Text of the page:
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Every day we post 10 new Classical CD and DVD reviews. A free weekly summary is available by e-mail. MusicWeb is not a subscription site. To keep it free please purchase discs through our links.

  Classical Editor Rob Barnett    



Felix MENDELSSOHN (1809-1847)
String Quartet in E flat major, Opus 12
String Quartet in A minor, Opus 13
Fugue in E flat major, Opus 81 No. 4

Vellinger String Quartet
Rec 2-3 March 1999, St George's Brandon Hill, Bristol
ASV CD QS 6236 [60.48]

 


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The numbering of Mendelssohn's compositions is often misleading. For example, the present Quartet in A minor is listed as his Opus 13, but it was composed in 1827, some two years before the quartet known as Opus 12. At the time he wrote these pieces, the teenage composer had recently experienced the disappointment of his opera The Wedding of Camacho failing, and, moreover, he had been saddened to learn of the death of Beethoven, a figure whom he revered. In this context it is no wonder, then, that the music has a certain bitter-sweet quality, in keeping with Mendelssohn's own need for consolation.

In both quartets the music has a clear debt to Beethoven, and this of course strengthens both the form and the expressive nature of the music. There are strong grounds for taking the view that the best of Mendelssohn is to be found in the chamber music, and anyone wanting to put this contention to the proof could do no better than investigate this splendid disc, containing performances of both skill and understanding.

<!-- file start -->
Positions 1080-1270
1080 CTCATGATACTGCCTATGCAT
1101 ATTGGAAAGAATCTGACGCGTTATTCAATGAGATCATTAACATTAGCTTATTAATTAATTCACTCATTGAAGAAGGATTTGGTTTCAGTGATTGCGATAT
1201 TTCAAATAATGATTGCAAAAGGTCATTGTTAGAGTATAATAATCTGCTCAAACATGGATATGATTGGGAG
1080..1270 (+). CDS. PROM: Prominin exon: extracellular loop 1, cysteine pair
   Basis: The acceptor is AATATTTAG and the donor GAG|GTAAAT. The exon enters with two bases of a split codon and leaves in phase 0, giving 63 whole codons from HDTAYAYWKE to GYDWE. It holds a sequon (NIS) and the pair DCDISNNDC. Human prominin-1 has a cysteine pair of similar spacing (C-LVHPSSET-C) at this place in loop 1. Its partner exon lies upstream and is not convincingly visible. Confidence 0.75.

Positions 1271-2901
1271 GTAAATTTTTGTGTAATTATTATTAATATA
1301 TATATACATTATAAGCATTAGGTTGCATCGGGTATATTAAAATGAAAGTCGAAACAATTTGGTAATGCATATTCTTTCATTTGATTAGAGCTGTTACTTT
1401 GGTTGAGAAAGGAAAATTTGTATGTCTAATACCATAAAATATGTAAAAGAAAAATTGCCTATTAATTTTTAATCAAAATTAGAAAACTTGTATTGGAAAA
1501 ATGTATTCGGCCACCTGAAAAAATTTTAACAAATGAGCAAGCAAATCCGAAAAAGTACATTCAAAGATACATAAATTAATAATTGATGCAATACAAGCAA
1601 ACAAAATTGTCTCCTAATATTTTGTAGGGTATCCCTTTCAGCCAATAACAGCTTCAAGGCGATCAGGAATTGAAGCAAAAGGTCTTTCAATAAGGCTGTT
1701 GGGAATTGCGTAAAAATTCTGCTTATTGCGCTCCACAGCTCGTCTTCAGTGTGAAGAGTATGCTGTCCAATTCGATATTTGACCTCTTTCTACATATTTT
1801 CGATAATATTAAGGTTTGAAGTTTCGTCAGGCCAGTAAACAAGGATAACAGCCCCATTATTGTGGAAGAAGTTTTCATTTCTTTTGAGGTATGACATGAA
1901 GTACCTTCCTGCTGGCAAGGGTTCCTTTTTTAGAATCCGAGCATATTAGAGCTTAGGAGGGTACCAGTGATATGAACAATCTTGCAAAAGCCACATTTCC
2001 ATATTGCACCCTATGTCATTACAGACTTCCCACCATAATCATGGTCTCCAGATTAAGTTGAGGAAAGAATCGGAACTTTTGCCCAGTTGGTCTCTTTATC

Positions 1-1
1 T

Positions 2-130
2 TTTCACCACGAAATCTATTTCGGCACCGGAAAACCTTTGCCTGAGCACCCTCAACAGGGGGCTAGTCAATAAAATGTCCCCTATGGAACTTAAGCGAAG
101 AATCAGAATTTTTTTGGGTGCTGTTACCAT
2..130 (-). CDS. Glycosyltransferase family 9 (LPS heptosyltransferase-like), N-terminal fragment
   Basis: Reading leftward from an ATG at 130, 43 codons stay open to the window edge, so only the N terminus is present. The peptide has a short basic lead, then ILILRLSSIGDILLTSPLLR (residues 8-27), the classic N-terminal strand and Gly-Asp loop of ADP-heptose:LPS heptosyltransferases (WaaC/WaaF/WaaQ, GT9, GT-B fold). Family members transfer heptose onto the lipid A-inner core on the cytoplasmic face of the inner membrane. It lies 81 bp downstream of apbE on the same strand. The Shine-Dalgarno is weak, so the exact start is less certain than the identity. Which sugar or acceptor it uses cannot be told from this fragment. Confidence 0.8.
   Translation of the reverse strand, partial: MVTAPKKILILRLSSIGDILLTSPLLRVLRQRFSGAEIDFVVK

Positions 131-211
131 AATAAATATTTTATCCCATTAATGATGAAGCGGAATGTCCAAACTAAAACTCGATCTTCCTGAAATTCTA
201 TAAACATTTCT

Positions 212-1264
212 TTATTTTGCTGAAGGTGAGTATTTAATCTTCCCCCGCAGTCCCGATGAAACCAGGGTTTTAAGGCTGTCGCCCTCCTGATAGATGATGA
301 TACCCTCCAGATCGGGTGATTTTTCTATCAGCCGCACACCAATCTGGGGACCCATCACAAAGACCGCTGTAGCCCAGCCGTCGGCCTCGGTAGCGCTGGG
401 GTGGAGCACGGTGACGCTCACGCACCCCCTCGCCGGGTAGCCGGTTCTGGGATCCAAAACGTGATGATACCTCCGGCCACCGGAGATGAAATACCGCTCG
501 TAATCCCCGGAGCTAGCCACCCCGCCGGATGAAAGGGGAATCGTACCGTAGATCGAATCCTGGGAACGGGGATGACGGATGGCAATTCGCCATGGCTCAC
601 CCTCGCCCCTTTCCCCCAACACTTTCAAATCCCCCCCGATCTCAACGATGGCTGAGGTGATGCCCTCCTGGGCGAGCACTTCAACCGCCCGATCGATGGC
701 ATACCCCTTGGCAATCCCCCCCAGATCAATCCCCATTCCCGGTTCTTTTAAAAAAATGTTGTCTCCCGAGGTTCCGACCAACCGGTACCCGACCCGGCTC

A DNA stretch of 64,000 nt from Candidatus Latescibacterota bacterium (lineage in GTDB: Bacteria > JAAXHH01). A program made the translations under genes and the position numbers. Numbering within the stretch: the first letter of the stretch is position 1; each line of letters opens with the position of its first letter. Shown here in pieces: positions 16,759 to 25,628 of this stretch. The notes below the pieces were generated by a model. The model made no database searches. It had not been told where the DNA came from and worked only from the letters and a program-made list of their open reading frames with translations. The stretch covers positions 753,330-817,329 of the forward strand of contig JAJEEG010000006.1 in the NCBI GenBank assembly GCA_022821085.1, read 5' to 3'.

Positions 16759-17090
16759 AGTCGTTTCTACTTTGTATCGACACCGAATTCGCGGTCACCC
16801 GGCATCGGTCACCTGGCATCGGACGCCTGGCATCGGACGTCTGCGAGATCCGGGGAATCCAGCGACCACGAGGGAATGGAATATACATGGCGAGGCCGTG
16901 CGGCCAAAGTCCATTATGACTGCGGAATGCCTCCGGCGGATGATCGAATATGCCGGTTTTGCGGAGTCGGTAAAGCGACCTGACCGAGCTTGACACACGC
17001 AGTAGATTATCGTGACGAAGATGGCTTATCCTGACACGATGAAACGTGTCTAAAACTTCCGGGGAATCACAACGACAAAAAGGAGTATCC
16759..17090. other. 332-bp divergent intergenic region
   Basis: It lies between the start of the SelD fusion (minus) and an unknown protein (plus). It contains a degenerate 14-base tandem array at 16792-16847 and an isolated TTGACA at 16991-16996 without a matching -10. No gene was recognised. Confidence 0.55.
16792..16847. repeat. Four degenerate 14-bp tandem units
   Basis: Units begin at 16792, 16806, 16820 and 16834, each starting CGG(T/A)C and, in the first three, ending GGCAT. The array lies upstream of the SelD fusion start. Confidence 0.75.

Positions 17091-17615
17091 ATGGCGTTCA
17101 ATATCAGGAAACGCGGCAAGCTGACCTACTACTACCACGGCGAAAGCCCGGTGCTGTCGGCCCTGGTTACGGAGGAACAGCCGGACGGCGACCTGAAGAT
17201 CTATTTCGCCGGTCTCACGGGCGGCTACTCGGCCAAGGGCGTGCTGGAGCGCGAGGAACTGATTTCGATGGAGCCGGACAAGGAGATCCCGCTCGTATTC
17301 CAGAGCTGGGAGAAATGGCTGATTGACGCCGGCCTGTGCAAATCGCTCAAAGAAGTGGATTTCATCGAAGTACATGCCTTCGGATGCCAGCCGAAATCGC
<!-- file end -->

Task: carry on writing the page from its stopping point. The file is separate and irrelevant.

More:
Of the two, the A minor Quartet is perhaps the finer, though both show the composer at the height of his powers. And what powers they are, for the young Mendelssohn remains the world's greatest ever creative prodigy, surpassing even Mozart. In both performances the Vellingers play immaculately, but also with great expressive freedom. The attention to detail in matters of dynamic nuance brings much reward too: this is quartet playing of the highest order.

Here Mendelssohn scores on every count. The melodic invention is inspired, but the formal command is very strong and the overall vision is hugely imaginative. Nowhere is this more so than in the final phase of the Opus 13 Quartet, when the music moves into unexpected regions, in which the highest praise is to confirm that the vision of the performance matches that of the music. With a generous and imaginative 'encore' in the form of the surprisingly lyrical Fugue in E flat, this is a disc to treasure.


Terry Barfoot


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